Issue: February, 1984
This month The Mountain Laurel received a package. It was a book, The National Geographic Society's "Giants From The Past", sent to us by Elizabeth Spangler, daughter of Mr. and Mrs. D.P. Spangler of Gainesville, Florida. The Instructions inside were for us to take the book to the Meadows of Dan Elementary School library.
Elizabeth and her school class are featured in the book on pages 92-97, going on a "dig". Both sets of her grandparents, Hon. and Mrs. Charles L. Spangler and Mr. and Mrs. Alex Anderson were from Meadows of Dan.
Thank you for the book, Elizabeth. I'm sure the children at Meadows of Dan will enjoy it. I think it was a wonderful idea to donate the book to the library. The book was dedicated in Elizabeth's own handwriting on the inside cover to the memory of her grandparents. It's nice to know that people remember and keep in touch with their roots in the Heart of the Blue Ridge.
Susan M. Thigpen, Editor
More about the man who fell out of his cornfield.
By Flora R. Conner
That man was my grandfather, William (Bill) Trent. He lived at the foot of the Winding Stair road. He was an old soldier and fought in the Civil War. At that time he was a single man, at the time of the accident, he had a big collie dog with him. This dog went to the house and persuaded some of the family to go back with him to Grandpa. The neighbors carried Grandpa out of the mountain. He lived several years after that and died July 2, 1902. My mother inherited part of the estate. Her father inherited part of the estate. She and my father bought the rest. My father was W.N. (Reubin) Rorrer. After father died, the place grew up in timber. We sold it October 30, 1976 to Alvis Bowling. The Trent-Rorrer Estate is now the Bowling and Harris Estate.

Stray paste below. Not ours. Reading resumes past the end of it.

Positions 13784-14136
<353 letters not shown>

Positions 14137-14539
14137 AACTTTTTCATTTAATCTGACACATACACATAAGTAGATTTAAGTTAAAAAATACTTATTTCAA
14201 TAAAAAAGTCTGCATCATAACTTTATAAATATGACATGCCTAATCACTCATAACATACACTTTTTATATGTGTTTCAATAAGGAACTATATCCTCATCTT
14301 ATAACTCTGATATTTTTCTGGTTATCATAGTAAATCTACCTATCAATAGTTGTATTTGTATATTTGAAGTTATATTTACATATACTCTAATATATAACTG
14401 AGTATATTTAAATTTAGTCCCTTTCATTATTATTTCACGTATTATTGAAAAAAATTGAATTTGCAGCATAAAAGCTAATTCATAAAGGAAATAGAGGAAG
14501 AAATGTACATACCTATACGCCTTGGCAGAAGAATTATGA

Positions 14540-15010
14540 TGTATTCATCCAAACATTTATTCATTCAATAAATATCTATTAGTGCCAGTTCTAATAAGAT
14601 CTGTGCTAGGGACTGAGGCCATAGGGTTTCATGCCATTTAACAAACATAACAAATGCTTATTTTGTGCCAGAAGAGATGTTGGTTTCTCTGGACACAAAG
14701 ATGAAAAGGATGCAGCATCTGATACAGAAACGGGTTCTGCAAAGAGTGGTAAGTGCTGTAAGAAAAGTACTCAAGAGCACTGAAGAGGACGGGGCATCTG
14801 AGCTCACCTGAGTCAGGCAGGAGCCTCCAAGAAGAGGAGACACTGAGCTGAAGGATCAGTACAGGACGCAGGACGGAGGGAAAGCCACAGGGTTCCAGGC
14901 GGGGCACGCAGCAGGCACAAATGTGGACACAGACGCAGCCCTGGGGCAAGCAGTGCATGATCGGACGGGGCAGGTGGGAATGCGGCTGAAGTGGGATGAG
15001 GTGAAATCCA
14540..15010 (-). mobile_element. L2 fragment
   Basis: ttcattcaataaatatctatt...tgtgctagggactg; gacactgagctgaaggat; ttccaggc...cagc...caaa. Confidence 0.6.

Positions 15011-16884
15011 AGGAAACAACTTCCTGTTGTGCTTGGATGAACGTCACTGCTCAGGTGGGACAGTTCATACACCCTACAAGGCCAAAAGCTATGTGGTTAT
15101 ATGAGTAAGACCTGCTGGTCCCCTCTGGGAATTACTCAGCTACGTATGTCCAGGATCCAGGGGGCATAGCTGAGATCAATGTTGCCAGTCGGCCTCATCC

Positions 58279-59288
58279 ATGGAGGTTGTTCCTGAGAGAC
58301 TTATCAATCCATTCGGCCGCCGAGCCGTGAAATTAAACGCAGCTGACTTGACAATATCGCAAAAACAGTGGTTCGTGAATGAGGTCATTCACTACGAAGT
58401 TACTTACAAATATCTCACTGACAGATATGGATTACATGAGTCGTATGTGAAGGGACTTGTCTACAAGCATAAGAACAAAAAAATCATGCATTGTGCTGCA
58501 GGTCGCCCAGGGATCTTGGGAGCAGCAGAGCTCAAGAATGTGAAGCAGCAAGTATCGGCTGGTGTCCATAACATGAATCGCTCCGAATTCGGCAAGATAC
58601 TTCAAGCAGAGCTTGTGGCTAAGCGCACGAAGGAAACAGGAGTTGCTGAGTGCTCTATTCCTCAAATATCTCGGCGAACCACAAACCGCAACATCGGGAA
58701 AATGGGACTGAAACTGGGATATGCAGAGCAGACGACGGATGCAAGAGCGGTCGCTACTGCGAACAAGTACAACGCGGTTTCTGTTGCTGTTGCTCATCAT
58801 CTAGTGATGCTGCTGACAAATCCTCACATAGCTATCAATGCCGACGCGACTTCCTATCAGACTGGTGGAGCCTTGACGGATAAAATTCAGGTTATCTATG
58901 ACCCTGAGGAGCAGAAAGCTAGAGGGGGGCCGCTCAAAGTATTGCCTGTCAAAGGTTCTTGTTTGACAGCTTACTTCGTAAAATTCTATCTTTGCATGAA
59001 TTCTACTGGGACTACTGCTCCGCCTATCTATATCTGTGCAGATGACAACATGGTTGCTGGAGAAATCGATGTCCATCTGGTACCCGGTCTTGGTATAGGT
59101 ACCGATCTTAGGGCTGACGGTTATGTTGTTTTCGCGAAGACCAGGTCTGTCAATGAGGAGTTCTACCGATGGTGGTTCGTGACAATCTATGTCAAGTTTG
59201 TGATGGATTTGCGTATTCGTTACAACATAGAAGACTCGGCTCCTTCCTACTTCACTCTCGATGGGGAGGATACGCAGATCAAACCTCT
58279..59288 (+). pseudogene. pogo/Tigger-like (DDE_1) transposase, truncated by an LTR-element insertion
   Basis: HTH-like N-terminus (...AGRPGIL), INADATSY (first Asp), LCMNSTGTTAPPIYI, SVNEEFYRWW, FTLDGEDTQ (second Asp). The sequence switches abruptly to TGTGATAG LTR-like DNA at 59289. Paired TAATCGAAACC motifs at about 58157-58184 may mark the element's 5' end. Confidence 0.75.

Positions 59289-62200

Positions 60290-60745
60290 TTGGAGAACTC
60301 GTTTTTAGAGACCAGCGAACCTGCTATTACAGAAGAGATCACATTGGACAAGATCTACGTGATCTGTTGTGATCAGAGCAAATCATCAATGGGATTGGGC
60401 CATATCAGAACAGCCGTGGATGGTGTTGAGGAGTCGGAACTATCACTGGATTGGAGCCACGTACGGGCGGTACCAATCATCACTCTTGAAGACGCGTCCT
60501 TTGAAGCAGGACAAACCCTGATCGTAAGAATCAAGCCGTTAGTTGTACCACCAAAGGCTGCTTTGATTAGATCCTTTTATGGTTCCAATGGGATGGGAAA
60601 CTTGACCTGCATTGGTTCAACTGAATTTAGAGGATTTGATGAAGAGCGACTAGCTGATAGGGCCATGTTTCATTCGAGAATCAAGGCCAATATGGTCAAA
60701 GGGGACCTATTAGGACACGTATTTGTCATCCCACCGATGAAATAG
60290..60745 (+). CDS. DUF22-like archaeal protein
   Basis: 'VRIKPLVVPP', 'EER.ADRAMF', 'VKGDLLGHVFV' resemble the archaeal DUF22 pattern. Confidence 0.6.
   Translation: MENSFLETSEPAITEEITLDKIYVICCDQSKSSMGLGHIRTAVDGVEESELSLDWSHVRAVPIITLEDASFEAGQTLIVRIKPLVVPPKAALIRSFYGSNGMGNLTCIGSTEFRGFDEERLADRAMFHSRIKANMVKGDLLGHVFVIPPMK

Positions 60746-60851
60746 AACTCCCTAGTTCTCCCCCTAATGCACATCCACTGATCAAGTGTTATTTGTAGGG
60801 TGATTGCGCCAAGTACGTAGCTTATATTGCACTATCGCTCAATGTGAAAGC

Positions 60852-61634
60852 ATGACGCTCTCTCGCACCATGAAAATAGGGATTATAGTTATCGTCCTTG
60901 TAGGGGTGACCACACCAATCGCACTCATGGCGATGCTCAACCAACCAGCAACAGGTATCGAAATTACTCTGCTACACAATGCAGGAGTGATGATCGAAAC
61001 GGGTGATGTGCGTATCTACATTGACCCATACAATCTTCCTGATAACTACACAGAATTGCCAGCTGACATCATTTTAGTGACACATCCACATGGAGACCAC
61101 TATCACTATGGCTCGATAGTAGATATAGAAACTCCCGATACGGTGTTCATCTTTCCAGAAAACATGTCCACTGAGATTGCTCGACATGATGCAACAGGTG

Dear Mrs. Conner,
Thank you for this additional information. We have also heard from a man who said he is a descendant and has a photograph of Bill Trent. We hope to be able to publish it soon. Mrs. Doris A. Fulcher wrote to us and wants to get four pounds of dried apples and a Guddel Apple Peeler. She said that she grew up in Amherst, Va. and moved to Alexandria, Va. in 1965. She plans to move back when she retires in 1986. If any of you know where she can get the dried apples or the apple peeler, you can write to her at:
D. A. Fulcher
8506 Skyview Dr. # 202
Alexandria, Va. 22309
Enclosed is a check in the amount of $10.00, for which please renew my subscription for two years. I would like to ask you to send a complimentary copy of your January issue to Mrs. Odell Clifton, Collinsville, Va. Mrs. Clifton is the former Myrtle Shelor, who is pictured in the photograph of the old Meadows of Dan School.
Thank you and keep up the good work,
P.S. On your article about Hillsville, it read, "the Sidna Allen gang". It should have read the Allen and Edwards family....There was no gang unless the court house gang.
My daughter received a complimentary copy, a January issue, of The Mountain Laurel last week. Can you imagine our heart-warming pride in reading of Grandfather Austin Light's help in founding the Mayberry Presbyterian Church, by John Hassell Yeatts? My husband, John W. Lynch, Jr. was christened in the little two room school house in Mayberry, by Robert W. Childress, Sr. His mother, sisters, and many dear friends still attend the Mayberry Presbyterian Church.